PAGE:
Getting Started with PyTorch Lightning
Introduction to PyTorch Lightning and how it can be used for the model building process. It also provides a brief overview of the PyTorch characteristics and how they are different from TensorFlow.
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What is PyTorch Lightning?
PyTorch Lightning is a powerful deep learning framework that supports scalable state-of-the-art AI research work. It keeps your code structured for the research work and saves it from the growing complexity of your project.
But before we proceed to understand what code complexity entails, let's first explore in detail how structured code in PyTorch Lightning (referred to as Lightning throughout the post) helps us in our endeavor to expedite the model-building process. As you gear up to code your machine learning model, you typically design the model architecture along with choosing the right optimizer for the given dataset. With all these aspects given, you are now ready to get hands-on writing python code that would involve steps like iterating through batches of data for training and validation. Not to forget the periodic debugging measures that are inevitable in any machine learning project.
Further, the code complexity involves multiple factors such as the utilization of multiple GPUs, early stopping criteria, the need for checkpointing, 16-bit precision, training on TPU accelerators, etc. Lightning allows training models on CPUs, GPUs, or TPUs without changing the Pytorch code and assists in building reproducible models.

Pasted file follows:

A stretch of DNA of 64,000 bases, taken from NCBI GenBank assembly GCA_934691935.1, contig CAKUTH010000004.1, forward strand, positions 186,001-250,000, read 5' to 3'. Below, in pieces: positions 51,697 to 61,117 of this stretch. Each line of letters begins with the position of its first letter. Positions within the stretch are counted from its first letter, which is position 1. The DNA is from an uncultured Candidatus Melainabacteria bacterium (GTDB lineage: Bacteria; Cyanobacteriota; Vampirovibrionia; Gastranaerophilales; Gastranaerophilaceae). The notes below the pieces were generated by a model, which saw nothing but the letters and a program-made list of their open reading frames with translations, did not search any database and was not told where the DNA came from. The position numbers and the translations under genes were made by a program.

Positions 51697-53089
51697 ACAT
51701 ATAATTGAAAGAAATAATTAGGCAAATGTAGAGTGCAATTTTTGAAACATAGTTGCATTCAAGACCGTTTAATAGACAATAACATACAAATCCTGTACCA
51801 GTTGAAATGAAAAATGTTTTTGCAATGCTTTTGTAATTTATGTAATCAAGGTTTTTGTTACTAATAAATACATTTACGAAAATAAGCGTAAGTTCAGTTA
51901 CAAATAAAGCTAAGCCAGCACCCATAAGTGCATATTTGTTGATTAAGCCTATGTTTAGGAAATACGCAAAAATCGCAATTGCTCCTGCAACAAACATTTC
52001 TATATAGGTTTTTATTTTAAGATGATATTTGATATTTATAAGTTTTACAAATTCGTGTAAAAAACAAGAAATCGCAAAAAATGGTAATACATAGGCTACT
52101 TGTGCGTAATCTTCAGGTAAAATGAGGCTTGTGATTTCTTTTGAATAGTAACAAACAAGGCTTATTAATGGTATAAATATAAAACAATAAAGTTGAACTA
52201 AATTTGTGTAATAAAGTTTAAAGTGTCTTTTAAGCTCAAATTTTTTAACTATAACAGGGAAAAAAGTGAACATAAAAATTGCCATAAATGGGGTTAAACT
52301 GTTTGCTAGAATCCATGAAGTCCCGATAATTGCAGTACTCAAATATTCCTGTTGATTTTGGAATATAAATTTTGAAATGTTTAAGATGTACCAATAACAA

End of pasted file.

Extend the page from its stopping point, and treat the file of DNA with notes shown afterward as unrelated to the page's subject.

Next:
Quoting the benefits directly from the Lightning creator – “PyTorch Lightning was created for professional researchers and Ph.D. students working on AI research. It is designed to be extremely extensible while making state-of-the-art AI research techniques (like TPU training) trivial”
How is it Different from PyTorch?
It is important to understand the PyTorch characteristics to appreciate the offerings and benefits that come with Lightning.
PyTorch is a python based open-sourced library popularly used to build neural network models. It enjoys a vast community base and predominantly finds use in research environments as compared to TensorFlow which is its most common alternative for building production models. If you are interested in learning the basics of PyTorch, then this documentation serves as an excellent reference.
Though PyTorch is intended for researchers, it soon becomes engineering and code-driven concerning efforts related to training and tuning the model.